Hey everyone. Klebs here and today, I’m going to talk about changes in my journey on the web and why it took me so long to post something.

When I started blogging three years ago, I was following the crowd by using Windows, Gmail and social media like Facebook, Twitter and Instagram. However, I’ve slowly started to turn towards something that actually respects my privacy like Linux and I’ve since closed all my social media accounts to then use Mastodon instead. Moreover, I’ve started following influencers that preach digital minimalism and encourage people to host everything themselves. One of them, Luke Smith, helped me get started with his Landchad guide. I’ve been working on it ever since.

Host my own website

Although Wordpress allowed me to make my website prettier, it was also slower and required too much disk space. Now, I’m using a virtual private server (VPS) to host my new site that I’ve rebuilt from the ground up using the Jekyll static site generator. Working on this made me realize there was more I could do with a VPS besides web hosting and this was only the beginning. As a disclaimer, I’ve followed the steps in Landchad to register a domain and get a VPS to put Debian on it but used other providers than those recommended by Luke Smith since they didn’t fully meet my needs.

Host my own chat service and social network

It’s been a while since I’ve left Twitter for Mastodon where I was happier but I found out I could host my own social network. For that, Pleroma seemed like a better option because it was more lightweight and less demanding towards my VPS. Also, it still allows me to communicate with Mastodon users. I’ve then setup my own server using Biased Riot’s guide and now talk to Mastodon users using my Pleroma account. I’ve also briefly tried Matrix with Element but ultimately went with XMPP, a lighter and less demanding solution. Thanks to both Luke Smith’s et Biased Riot’s guides, I now have my own XMPP account.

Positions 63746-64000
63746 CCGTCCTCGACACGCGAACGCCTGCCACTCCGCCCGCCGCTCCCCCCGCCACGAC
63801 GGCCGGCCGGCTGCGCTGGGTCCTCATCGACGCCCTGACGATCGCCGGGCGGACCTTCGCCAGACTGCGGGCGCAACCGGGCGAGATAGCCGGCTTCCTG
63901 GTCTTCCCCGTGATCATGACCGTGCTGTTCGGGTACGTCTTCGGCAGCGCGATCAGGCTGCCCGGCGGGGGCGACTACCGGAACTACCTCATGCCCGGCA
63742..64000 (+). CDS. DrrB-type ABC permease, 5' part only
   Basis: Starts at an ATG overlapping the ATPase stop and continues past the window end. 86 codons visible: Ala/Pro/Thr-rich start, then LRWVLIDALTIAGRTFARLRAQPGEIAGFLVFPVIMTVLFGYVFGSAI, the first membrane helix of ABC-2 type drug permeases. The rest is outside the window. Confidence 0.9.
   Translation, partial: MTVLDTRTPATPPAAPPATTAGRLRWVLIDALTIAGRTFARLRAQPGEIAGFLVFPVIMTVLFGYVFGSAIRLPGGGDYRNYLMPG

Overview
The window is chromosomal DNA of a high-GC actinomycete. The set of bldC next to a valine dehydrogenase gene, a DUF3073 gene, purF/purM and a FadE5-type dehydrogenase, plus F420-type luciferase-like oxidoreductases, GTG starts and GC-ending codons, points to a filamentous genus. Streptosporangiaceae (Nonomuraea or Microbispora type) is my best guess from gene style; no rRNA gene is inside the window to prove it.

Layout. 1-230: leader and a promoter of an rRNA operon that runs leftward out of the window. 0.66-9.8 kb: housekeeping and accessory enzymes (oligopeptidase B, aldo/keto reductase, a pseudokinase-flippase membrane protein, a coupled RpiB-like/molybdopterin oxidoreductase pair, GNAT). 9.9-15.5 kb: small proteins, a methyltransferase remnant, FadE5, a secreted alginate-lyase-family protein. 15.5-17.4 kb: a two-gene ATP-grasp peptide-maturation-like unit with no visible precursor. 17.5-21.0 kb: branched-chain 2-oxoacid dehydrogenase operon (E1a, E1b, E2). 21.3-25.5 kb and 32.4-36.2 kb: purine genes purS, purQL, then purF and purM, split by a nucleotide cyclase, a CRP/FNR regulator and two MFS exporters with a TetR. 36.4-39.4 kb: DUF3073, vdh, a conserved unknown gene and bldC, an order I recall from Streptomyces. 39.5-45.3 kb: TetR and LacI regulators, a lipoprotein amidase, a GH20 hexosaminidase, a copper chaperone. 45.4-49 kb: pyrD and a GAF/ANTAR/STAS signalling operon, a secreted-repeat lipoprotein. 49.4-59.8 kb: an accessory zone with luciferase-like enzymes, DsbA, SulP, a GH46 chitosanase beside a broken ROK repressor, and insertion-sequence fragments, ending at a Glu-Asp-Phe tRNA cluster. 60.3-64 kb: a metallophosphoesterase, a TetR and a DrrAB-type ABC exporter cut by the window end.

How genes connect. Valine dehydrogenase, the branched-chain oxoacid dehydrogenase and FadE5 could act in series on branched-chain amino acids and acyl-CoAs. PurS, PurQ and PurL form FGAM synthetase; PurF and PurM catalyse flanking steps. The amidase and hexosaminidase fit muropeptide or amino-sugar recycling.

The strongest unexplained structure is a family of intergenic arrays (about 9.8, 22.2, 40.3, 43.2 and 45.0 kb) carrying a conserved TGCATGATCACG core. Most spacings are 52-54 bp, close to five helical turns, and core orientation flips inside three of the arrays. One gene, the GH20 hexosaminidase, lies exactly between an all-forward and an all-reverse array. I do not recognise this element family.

Host my own git server

Like most people, I’ve first created an account on GitHub but right after it was acquired by Microsoft, I’ve switched over to GitLab. While I’ve had no issue with the latter so far, I wanted to try to create my own Git server and did just that thanks to Martin Chrzanowski’s and Ariel Costas’s guides for the server and the web interface respectively.

Host my own RSS feed generator

Closing my Twitter account meant it was harder to stay up-to-date with some communities. Creating a RSS feed generator using Jesper Bak Handskemager’s guide was the next step.

That was just the beginning

I haven’t even finished playing around with the Landchad guide I found out there’s more from guest writers. Some of them have other tutorials on either video or written format on their own platforms. I believe I’ve just gone down the rabbit hole and will be busy for a little bit longer.

Don’t hesitate to send me your questions and comments on Pleroma or XMPP.

Also, if you like what I do and would like to support me, please consider donating Monero or Bitcoin. You can also use this affiliate link if you plan to buy games, books or more on Humble Bundle.

Thanks for reading and I’ll talk to you soon. Laters.